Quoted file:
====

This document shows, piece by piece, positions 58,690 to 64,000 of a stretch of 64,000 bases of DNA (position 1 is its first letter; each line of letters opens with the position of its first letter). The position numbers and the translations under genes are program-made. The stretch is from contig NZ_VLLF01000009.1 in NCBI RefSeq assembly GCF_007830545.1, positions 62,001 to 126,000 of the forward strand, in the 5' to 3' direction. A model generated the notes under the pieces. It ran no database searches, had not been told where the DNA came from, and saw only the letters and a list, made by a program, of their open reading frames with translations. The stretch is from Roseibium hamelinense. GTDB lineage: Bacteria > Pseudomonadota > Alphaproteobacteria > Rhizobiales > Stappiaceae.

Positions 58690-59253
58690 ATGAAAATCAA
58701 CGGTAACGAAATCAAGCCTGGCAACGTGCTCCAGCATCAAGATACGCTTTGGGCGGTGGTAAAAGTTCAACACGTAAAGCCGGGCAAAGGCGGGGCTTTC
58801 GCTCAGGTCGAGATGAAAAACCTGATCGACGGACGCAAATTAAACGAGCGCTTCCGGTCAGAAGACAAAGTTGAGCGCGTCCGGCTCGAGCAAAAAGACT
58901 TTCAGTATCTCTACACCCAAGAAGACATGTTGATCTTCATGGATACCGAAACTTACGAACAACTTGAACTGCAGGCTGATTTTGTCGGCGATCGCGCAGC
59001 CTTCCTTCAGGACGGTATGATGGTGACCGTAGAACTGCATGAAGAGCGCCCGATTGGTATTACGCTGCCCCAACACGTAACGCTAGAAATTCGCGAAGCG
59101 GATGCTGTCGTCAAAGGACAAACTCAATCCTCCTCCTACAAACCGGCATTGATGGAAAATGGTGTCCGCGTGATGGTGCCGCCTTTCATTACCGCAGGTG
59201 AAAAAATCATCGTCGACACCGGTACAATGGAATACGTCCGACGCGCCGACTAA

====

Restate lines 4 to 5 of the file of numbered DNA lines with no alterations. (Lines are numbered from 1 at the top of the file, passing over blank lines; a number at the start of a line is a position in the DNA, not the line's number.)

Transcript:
58701 CGGTAACGAAATCAAGCCTGGCAACGTGCTCCAGCATCAAGATACGCTTTGGGCGGTGGTAAAAGTTCAACACGTAAAGCCGGGCAAAGGCGGGGCTTTC
58801 GCTCAGGTCGAGATGAAAAACCTGATCGACGGACGCAAATTAAACGAGCGCTTCCGGTCAGAAGACAAAGTTGAGCGCGTCCGGCTCGAGCAAAAAGACT